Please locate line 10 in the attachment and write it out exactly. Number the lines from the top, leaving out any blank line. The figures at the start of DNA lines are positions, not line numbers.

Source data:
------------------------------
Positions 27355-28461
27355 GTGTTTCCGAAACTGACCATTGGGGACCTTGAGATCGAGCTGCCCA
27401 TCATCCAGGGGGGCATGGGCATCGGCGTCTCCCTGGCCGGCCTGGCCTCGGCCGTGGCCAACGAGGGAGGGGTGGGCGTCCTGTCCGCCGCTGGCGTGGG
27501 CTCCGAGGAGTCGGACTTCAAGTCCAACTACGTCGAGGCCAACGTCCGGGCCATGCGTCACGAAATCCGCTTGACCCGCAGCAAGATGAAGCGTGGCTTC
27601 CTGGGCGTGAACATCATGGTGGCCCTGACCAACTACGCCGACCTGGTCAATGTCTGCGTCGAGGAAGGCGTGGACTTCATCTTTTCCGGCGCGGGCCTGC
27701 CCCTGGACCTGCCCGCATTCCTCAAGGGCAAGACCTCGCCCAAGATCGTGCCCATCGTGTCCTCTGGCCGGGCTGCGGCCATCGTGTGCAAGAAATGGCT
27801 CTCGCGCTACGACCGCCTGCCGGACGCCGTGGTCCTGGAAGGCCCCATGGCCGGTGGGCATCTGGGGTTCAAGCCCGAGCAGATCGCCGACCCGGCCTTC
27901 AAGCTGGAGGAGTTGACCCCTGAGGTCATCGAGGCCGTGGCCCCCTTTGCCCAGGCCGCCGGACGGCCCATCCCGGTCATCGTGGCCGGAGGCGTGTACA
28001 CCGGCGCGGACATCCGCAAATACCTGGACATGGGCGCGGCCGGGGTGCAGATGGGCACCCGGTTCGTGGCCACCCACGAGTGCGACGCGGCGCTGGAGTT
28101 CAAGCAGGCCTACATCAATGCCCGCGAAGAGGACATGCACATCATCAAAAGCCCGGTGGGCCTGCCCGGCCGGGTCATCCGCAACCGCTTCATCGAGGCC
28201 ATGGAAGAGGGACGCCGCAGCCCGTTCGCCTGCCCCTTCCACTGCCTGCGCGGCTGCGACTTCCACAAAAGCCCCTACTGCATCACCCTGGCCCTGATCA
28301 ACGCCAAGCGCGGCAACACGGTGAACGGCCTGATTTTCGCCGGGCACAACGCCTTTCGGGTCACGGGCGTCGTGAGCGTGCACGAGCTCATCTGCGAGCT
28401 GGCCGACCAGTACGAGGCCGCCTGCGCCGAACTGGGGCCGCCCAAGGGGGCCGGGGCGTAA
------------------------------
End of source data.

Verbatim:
28101 CAAGCAGGCCTACATCAATGCCCGCGAAGAGGACATGCACATCATCAAAAGCCCGGTGGGCCTGCCCGGCCGGGTCATCCGCAACCGCTTCATCGAGGCC